Equifax is one of the three biggest credit reporting agencies and screening services to consumers and businesses regarding an individual’s credit and background information.
Some of Equifax’s services include:
You have the right to request and view a copy of your Equifax credit report. Regularly monitoring your Equifax file and the information on it can help you catch errors early on and correct them.
The consequences of an error on your credit report include:
Common credit report errors include clerical errors, outdated information and merged accounts. If you don’t recognize account activity on your Equifax credit report, that could be a sign of identity theft or other costly errors.
Under the Fair Credit Reporting Act (FCRA), you have a right to request a copy of your Equifax credit report, give consent to who can see your file, and know when a credit report is used against you. The FCRA gives you the right to dispute Equifax for an error on your credit report and have the error removed.
An Equifax credit report dispute can be done in the following ways:
Once you submit your Equifax dispute, Equifax has a 30-day window to verify and correct the mistake. In the meantime, you can see your Equifax dispute status online.
If you receive your Equifax dispute results and see that the error was not fixed, you have the right to sue Equifax.
The attorneys at Francis Mailman Soumilas, P.C. are ready to help you sue Equifax for unresolved credit report errors. Get your free case review and call us toll-free at 1-877-735-8600 today.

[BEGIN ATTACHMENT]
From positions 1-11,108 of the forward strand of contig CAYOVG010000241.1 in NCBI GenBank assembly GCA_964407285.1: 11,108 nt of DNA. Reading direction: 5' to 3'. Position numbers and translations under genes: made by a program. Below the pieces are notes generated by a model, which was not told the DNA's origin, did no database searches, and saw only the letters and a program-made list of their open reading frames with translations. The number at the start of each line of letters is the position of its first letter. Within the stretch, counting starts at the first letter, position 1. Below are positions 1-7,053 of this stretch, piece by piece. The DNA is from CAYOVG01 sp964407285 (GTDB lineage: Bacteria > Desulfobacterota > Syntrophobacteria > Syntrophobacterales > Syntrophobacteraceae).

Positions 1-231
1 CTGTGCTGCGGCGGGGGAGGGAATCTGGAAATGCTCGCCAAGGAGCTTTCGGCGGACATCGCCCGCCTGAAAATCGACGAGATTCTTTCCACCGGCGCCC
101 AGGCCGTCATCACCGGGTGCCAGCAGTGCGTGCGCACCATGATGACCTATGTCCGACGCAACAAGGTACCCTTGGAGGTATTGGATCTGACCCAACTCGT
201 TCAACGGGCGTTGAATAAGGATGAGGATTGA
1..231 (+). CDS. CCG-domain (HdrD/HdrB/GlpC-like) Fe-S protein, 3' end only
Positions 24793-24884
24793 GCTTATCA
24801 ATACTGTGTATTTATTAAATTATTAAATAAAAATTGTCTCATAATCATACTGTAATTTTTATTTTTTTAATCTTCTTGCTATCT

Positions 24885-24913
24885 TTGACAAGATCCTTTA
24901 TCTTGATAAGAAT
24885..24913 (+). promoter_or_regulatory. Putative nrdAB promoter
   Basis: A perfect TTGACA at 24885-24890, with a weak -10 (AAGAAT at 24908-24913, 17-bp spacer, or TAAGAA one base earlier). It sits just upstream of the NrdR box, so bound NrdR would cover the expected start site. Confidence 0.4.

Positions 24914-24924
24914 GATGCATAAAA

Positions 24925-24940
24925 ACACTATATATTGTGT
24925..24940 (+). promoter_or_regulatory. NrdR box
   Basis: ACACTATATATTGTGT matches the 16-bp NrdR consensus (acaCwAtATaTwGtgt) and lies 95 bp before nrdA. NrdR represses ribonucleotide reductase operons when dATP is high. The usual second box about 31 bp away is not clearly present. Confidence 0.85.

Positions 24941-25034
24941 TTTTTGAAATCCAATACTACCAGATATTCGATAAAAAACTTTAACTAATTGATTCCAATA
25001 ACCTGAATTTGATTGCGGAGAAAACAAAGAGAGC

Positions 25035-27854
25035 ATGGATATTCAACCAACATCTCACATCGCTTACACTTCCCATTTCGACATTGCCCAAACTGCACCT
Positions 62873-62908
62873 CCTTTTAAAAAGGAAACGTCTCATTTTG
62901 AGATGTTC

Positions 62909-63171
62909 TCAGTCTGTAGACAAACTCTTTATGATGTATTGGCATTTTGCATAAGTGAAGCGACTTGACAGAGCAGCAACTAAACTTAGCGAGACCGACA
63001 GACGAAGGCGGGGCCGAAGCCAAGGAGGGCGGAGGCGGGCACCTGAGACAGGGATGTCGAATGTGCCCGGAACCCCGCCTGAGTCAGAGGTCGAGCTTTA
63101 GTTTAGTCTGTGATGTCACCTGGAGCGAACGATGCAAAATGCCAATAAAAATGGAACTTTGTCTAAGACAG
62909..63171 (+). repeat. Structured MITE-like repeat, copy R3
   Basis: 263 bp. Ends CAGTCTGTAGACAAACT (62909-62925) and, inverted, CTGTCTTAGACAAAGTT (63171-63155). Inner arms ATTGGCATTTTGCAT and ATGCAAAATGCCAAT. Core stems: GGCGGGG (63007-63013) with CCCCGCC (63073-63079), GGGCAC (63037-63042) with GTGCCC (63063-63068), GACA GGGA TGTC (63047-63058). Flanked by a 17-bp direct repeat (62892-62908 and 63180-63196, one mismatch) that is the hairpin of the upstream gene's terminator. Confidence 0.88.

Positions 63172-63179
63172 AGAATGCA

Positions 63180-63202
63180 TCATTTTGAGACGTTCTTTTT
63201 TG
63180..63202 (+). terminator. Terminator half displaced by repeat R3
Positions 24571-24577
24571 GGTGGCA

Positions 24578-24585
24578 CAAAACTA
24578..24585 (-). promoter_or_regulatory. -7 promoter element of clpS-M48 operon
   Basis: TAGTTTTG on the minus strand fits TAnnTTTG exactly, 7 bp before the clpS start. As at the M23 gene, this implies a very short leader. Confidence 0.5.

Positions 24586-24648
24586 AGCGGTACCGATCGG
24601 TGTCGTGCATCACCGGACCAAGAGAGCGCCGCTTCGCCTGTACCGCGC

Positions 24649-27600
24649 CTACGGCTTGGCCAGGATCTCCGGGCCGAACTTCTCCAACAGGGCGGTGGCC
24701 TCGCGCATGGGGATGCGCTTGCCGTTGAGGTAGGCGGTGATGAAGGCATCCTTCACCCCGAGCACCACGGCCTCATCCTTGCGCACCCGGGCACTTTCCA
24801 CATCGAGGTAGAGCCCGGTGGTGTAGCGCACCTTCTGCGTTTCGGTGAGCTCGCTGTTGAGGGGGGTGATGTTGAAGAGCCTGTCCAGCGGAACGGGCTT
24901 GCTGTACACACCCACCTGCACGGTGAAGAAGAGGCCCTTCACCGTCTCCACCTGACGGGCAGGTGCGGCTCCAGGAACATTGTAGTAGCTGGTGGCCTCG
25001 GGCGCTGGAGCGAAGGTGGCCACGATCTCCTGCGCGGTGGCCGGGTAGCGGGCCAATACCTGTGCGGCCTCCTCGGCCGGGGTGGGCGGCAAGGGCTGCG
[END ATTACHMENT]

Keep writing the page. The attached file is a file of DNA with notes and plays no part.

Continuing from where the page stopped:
The following are recent Equifax cases filed by Francis Mailman Soumilas, P.C..
If you have experienced any of the following situations, you too may have a case against Equifax.
Michael Ruzbarsky v. Eqiufax. Plaintiff is the victim of identity theft. He disputed two fraudulent accounts with Equifax and included a police report and an identity theft affidavit. Equifax failed to block the fraudulent accounts and verified them as accurate.
Barbara Williams v. Equifax. Plaintiff had two medical collection accounts on her Equifax credit report. The accounts belong to her adult son form whom she is not responsible. Plaintiff disputed the two inaccurate collections accounts with Equifax. Equifax failed to perform a reasonable investigation into Plaintiff’s disputes and verified the collection accounts as accurate.
Jermaine Cobbins v. Equifax. – When Plaintiff traded his car into an auto dealership, the dealership failed to make a timely payoff to Capital One. The late payment made by the dealership was then listed on the Plaintiff’s Equifax credit report. The dealership acknowledged the error and the Plaintiff disputed the late payment on his auto loan to Equifax with a letter from the dealership. Despite the letter from the dealership Equifax verified that the Plaintiff made a late payment. Plaintiff had no other late payments.
Yandell v. Equifax and Hyundai. – Defendants are reporting inaccurate information relating to Plaintiff and Plaintiff’s credit history. The inaccurate information is an auto lease with Hyundai that was inaccurately reporting as a charge-off on Plaintiff’s credit report, when in fact the account was paid, closed and never late. Plaintiff disputed the inaccurate information with Defendant Equifax. Despite Plaintiff’s dispute, Equifax and Hyundai failed to correct the inaccurate reporting. As a result Plaintiff received a higher interest rate on a construction loan and is worried that the inaccurate information will not be corrected in the future.